Saturday, April 02, 2011
The famed poet, Rock musician and memoirist Patti Smith told a graduating class at Pace University in New York City that if she had to tell students one thing about the creative life it would be to get good dental care. She said in her day ( She is 64), artists were pretty poor and they let their teeth go. She went on to say that you want to pace back and forth in your garret because you are in close contact with your muse, not because you need a root canal.
One thing I would add that is a necessity for a poet or writer is walking. I've written about it before. You know the old slogan " I 'd walk a mile for a Camel." Well, I'd walk 10 miles for the hell of it. In a recent article in the American Poetry Journal poet Ed Hirsch explains very nicely why walking is the right stimulant to get the creative juices flowing:
" Poetry is a vocation. It is not a career but a vocation. I have associated that calling with my life's work, with walking. I love the leisurely pace amplitude, the spaciousness of taking a walk, of heading anywhere, somewhere on foot. You cross a threshold, and you're on your way....Poetry is written from the body and mind, and the rhythm and the pace of a walk gets you going and grounded. It's kind of a light meditation.. Day dreaming is one of the key sources of poetry--a poem often starts as a daydream that finds it way into language--and walking seems to bring a different sort of alertness, an associative kind of thinking, a drifting state of mind."
If you have one book to read I would try Alfred Kazin's "A Walker in the City." Kazin remembered the walks he took as a child, and captures his neighborhood of Brownsville, Brooklyn--the dark and dank tenements where immigrant Jews from Russia and Poland lived lives of cramped desperation in the Depression Era. His walks lead him past the mysterious Irish and Italian neighborhoods, and even the enigmatic horizon of Manhattan, a veritable Emerald City for this provincial boy. By reading this book, and walking Kazin's walk, you will learn what it takes to be a writer--a close observer. You will the read streets like you are reading a text--with a discerning eye for details, and for what's behind the surface of things--a critical reader, indeed.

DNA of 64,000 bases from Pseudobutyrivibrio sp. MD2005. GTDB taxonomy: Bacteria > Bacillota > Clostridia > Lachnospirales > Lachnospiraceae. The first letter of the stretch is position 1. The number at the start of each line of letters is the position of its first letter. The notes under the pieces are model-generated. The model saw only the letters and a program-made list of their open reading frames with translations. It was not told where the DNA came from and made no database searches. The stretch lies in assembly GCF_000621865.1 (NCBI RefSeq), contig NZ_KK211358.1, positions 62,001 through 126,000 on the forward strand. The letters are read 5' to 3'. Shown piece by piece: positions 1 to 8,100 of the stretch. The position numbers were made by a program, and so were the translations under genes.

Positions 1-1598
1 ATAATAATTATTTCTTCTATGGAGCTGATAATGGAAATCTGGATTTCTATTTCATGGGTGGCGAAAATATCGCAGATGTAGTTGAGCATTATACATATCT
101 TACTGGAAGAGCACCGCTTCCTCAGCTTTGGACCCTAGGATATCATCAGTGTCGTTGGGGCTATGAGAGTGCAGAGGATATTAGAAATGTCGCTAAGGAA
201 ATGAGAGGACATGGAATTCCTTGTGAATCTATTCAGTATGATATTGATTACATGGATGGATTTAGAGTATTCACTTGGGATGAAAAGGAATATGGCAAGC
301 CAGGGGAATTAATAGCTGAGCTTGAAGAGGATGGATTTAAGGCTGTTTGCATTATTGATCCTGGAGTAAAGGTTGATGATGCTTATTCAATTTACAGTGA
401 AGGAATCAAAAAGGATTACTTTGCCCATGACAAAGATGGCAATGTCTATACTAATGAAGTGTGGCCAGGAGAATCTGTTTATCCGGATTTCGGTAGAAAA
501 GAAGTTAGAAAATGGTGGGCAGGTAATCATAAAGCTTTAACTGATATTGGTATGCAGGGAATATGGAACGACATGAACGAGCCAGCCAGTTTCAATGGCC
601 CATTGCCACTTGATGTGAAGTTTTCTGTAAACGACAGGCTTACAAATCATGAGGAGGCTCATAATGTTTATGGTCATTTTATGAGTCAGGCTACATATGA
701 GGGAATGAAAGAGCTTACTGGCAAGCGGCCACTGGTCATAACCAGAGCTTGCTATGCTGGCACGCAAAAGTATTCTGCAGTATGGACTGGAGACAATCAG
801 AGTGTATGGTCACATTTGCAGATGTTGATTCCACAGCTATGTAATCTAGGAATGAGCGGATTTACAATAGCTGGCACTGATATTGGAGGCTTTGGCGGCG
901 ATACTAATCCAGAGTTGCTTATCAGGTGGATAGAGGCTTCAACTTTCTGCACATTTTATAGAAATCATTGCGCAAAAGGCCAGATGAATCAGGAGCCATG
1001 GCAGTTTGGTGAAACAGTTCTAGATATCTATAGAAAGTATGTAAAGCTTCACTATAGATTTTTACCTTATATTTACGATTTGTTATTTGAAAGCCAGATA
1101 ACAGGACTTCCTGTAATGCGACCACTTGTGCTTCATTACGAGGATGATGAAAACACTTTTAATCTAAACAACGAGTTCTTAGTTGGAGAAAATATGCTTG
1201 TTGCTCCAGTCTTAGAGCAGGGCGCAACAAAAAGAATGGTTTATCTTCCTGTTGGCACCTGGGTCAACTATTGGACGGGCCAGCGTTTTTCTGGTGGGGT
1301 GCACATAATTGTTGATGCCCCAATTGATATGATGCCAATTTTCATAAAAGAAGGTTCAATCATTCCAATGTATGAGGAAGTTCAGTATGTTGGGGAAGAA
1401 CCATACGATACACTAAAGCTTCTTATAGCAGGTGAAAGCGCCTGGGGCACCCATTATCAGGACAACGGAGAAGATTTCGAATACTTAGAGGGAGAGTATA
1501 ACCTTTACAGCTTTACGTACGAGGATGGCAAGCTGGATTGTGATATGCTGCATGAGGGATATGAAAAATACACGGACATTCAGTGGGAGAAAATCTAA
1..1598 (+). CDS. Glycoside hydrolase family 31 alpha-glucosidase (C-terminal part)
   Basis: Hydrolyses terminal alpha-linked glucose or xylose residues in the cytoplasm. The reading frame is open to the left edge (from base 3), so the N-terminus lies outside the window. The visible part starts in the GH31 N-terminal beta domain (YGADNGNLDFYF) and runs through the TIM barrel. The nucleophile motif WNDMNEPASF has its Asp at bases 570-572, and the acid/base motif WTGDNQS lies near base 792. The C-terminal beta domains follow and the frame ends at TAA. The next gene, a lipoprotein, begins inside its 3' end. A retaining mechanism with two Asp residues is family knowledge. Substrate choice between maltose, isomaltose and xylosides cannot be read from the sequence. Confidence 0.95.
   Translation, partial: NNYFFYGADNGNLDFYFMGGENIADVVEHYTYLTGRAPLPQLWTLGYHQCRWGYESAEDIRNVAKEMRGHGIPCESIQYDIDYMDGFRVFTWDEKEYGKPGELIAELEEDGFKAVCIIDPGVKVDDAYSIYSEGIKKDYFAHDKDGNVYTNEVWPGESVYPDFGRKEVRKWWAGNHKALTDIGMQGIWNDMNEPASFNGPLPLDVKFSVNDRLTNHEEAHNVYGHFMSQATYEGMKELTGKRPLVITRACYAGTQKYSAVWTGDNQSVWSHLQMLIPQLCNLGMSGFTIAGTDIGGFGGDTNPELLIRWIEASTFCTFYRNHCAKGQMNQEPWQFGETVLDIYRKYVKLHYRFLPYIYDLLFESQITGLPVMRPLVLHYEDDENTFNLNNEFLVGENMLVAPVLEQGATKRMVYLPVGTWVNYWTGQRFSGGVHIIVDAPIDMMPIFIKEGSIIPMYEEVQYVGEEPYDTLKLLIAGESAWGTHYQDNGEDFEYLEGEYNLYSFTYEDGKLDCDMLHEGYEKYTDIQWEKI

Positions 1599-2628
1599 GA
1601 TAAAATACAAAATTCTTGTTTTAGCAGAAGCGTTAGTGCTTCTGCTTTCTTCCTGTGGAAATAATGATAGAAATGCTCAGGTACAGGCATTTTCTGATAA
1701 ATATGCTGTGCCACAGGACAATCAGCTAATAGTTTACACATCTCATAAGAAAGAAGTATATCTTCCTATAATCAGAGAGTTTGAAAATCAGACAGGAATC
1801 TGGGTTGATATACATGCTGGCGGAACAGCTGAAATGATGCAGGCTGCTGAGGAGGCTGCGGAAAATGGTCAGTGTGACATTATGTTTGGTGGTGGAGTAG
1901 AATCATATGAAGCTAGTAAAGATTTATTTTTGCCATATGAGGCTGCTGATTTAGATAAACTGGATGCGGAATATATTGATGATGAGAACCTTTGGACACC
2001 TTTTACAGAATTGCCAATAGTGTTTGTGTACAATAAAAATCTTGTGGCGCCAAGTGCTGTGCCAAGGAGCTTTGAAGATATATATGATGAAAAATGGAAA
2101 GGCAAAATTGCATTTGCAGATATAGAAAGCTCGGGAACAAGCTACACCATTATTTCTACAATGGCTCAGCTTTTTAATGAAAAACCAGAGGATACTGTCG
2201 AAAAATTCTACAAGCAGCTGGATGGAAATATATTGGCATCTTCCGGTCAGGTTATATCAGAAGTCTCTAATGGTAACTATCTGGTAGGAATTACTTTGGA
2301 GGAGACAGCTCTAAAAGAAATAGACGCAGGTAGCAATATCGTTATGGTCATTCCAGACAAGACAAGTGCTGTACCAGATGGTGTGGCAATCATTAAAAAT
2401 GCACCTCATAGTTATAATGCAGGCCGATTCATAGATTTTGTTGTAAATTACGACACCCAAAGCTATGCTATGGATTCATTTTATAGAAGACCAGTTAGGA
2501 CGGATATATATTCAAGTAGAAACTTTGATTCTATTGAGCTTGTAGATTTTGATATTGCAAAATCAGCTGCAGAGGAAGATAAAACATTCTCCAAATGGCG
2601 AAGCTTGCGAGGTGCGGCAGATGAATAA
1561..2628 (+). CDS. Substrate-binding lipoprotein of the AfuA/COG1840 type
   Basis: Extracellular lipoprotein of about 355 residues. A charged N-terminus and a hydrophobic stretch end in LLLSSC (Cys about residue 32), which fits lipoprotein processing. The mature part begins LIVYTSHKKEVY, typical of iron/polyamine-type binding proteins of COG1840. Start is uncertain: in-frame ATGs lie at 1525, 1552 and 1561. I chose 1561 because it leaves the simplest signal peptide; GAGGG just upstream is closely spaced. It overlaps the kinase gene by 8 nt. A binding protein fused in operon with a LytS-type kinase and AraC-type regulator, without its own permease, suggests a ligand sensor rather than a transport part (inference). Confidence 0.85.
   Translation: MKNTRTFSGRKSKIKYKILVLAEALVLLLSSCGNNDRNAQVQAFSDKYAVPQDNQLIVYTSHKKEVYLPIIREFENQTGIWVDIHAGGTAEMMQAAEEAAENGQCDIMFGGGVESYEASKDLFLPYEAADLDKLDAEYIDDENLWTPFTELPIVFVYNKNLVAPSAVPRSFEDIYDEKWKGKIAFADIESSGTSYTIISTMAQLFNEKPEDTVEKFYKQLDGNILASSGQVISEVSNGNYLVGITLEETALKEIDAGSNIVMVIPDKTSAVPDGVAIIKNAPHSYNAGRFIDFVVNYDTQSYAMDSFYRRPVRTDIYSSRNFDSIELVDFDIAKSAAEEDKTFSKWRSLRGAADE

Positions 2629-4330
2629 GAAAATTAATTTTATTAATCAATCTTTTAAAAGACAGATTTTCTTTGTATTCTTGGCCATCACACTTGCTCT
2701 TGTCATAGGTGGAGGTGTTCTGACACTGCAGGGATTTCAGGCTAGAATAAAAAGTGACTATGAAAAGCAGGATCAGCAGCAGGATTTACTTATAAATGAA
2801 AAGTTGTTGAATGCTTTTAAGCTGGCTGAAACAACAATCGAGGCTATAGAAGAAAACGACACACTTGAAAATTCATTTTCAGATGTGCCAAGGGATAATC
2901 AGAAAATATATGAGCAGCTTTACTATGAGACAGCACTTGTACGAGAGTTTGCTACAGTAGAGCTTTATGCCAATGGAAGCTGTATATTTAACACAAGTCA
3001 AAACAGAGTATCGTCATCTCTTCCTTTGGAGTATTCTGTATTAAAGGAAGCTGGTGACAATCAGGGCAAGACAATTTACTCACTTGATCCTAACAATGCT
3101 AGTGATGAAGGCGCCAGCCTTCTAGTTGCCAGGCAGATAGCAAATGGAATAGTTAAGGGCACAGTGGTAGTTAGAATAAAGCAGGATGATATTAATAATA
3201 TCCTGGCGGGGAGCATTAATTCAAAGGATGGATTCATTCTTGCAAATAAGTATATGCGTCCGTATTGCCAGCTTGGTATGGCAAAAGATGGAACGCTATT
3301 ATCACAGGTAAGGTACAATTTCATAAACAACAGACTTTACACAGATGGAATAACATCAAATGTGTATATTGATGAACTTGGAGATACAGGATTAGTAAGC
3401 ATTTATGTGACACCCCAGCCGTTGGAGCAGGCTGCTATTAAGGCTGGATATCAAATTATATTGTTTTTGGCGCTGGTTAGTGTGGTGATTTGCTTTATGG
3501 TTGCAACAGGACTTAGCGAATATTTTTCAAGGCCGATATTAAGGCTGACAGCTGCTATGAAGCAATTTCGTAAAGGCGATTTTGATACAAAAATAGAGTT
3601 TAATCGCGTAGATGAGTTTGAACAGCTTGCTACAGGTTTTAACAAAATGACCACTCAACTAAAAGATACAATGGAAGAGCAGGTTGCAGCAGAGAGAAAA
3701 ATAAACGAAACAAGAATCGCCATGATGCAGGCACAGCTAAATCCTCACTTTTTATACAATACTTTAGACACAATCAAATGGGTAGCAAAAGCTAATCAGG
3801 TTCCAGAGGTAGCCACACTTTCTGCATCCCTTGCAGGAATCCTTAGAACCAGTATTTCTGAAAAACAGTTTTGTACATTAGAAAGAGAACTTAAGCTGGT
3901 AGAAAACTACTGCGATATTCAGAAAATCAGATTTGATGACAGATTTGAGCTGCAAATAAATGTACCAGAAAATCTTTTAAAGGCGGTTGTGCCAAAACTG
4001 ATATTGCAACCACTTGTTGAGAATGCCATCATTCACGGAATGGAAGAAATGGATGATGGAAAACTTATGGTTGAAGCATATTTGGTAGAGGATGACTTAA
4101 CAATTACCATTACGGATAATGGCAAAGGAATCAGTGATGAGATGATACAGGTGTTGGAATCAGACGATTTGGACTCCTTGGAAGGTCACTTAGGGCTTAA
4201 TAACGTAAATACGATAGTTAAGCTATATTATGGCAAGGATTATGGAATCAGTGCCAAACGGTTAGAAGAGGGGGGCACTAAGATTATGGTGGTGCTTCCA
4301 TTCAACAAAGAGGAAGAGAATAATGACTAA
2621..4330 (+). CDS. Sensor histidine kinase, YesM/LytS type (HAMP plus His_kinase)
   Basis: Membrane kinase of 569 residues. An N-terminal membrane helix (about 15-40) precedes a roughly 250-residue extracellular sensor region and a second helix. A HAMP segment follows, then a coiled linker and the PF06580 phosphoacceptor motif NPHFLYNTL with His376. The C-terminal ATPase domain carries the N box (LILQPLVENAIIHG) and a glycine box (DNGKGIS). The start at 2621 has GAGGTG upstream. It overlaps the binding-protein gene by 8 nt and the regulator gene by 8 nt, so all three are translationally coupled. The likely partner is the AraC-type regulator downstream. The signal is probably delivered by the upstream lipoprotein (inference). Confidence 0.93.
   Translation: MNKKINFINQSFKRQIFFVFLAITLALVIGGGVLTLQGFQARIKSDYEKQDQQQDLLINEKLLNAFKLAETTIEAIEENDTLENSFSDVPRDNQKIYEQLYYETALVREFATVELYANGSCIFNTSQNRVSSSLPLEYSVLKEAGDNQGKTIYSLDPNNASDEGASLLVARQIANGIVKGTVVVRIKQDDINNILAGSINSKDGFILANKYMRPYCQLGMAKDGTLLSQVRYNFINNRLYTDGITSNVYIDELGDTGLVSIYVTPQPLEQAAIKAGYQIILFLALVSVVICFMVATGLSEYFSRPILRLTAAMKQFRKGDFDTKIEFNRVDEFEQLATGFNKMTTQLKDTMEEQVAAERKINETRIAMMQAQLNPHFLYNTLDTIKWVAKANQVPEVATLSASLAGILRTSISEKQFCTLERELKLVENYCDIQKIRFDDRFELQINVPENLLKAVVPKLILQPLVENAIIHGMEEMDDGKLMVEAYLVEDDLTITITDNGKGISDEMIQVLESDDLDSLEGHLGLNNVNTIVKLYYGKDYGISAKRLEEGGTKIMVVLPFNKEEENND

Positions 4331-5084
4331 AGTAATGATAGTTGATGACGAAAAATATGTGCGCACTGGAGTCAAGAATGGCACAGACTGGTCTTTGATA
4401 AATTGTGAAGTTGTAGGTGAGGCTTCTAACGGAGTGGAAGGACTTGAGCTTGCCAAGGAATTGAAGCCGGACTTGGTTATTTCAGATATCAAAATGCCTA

Walking through Boston and Somerville is like walking through different phases of my life. And with each walk I take I am flooded with images and memories that enter my writing. Walking down Bay State Rd. through Boston University I can recall stumbling home to my Brownstone dorm from some keg party at Shelton Hall across the street. I was told F. Scott Fitzgerald had a room in Shelton when it was a hotel. I could imagine the great writer sleeping off yet another bender in a room that was now occupied by some kid pulling an all-nighter. Walking further down into the campus and hitting the Nickerson Field football stadium I suddenly remember the streakers who traversed the field in their birthday suits on a chilly fall day. I never had the body for that.
I might find myself walking on the streets of Chinatown, looking for the drooping, fat-sweating ducks in the window of my favorite long defunct haunt the "Ying-Ying. All those pungent smells, the chattering Cantonese of the customers, the mass produced wisdom of the fortune cookie--all those ghosts that walk by me on my walk.
And if I find myself in Somerville, and I am walking up Ibbetson Street;I might come across that orange colored Victorian that first housed my independent press Ibbetson Street. This was the first apartment my wife and I lived in when we were married. I remember the day we took a photograph of 30 poets sitting on our front porch, old hippies, Hip-Hoppers, graybearded leftists from the New York City East Village scene , young women with peasent skirts and long flowing hair blowing in the fragrant spring breeze. I remember the bemused gaze of the neighbors when we posed for that shot.
So if you have writer's block, grab your coat, grab your hat, leave your troubles at the doorstep, just relax your feet on the sunnyside or even the darkside of the street, and that pensive pen will hit the blank sheet yet again.